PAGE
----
After three decades of emancipation, the gains made by African-Americans, those that existed at all, presented a decidedly mixed picture about the state of racial progress in the country. The political obstacles were voluminous, with the failure of Reconstruction still lingering, and Jim Crow institutional racism ascendant. In 1897, the United States Supreme Court would rule in Plessy v. Ferguson that separate was indeed equal. All the while, new generations of African-Americans found ways to uplift themselves, despite discrimination, through grassroots efforts in education, work and community building.
After graduating with a Ph.D. in history from Harvard University, W.E.B. Du Bois, the prominent African-American intellectual, sought a way to process all this information showing why the African disapora in America was being held back in a tangible, contextualized form. ”It is not one problem,” as Du Bois wrote in 1898, “but rather a plexus of social problems, some new, some old, some simple, some complex; and these problems have their one bond of unity in the act that they group themselves above those Africans whom two centuries of slave-trading brought into the land.”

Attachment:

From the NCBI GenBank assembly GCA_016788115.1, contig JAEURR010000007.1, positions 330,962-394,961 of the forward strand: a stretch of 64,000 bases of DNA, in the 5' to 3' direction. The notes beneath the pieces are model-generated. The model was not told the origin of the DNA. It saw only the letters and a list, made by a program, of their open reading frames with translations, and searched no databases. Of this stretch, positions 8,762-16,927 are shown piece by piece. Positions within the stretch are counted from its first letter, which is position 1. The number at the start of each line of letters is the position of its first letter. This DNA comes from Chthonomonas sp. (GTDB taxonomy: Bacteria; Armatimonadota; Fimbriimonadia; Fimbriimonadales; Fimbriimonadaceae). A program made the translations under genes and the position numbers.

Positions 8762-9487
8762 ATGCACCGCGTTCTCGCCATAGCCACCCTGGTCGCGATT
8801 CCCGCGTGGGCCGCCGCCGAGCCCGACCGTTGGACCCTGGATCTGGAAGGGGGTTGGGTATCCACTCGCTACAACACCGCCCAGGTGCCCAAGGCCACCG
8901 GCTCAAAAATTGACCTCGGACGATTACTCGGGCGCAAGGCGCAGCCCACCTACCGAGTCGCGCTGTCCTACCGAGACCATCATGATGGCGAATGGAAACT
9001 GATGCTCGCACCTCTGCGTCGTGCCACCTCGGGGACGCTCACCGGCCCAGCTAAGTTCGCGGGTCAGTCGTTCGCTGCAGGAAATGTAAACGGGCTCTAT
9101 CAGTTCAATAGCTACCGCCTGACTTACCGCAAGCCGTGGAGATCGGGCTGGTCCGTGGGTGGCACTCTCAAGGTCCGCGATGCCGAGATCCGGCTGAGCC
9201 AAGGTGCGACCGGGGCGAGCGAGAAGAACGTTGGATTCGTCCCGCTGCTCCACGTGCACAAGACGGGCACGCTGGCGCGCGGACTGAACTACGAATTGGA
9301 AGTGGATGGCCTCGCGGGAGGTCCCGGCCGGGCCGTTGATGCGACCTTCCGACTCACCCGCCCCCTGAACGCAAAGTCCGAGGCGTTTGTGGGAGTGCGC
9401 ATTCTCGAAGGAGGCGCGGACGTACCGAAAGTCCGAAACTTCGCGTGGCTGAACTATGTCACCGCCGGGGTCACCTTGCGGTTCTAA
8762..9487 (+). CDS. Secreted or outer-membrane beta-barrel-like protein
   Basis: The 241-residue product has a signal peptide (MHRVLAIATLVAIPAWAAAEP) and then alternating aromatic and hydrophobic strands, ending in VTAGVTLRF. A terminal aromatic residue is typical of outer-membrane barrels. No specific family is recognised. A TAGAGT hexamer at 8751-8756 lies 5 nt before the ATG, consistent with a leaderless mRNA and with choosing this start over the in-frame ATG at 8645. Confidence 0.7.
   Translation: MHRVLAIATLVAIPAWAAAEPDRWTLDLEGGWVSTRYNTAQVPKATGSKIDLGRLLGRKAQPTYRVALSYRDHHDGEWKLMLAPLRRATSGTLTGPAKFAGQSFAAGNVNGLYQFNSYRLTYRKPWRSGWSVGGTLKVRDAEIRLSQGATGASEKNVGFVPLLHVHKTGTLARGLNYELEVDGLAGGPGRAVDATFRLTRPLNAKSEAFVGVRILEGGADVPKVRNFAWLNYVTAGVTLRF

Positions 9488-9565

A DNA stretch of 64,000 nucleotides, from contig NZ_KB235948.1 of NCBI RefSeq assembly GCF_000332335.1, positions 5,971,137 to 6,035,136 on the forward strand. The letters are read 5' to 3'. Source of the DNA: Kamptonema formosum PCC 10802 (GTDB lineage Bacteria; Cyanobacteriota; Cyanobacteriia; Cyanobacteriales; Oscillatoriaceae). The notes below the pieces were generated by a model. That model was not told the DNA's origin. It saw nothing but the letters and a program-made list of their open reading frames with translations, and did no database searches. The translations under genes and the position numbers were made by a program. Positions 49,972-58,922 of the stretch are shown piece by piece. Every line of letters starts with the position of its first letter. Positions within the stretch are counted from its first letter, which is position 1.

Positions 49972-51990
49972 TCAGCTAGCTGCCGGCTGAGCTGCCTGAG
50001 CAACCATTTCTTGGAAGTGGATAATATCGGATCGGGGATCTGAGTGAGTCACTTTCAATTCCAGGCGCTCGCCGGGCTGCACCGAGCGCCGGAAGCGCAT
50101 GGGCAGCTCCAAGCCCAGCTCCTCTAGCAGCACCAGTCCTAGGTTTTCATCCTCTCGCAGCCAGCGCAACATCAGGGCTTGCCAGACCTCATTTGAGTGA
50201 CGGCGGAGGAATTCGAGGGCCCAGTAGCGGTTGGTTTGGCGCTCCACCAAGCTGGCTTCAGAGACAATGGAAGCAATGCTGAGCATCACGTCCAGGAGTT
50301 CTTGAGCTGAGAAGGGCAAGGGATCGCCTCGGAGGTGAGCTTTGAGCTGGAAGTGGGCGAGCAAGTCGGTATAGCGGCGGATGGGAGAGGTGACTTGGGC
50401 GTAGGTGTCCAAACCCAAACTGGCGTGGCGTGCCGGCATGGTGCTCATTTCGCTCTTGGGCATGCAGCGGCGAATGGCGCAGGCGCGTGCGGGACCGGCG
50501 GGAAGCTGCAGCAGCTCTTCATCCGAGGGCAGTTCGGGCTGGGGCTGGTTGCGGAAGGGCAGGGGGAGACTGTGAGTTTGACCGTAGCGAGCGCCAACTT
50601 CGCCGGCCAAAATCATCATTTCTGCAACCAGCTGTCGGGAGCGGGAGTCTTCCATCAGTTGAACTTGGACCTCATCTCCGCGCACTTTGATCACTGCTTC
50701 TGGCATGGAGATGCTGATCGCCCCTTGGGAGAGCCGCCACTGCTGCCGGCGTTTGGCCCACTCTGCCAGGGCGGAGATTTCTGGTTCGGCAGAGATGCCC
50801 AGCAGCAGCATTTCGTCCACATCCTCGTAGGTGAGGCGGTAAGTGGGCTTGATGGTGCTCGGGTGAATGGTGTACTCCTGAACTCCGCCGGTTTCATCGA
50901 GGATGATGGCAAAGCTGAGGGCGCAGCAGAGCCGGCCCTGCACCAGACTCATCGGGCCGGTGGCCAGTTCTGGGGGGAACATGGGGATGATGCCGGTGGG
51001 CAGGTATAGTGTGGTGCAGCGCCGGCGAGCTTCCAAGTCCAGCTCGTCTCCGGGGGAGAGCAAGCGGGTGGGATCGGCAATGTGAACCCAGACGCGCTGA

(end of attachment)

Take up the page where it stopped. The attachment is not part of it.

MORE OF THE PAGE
To accomplish this goal, Du Bois turned to the burgeoning field of sociology. Sociology’s scope in history, statistics, and demographics held the potential to quantifiably reveal “life within the Veil,” as Du Bois called the structural forces of oppressions that separated black and white populations, whether that came to educational attainment, voting rights or land ownership.
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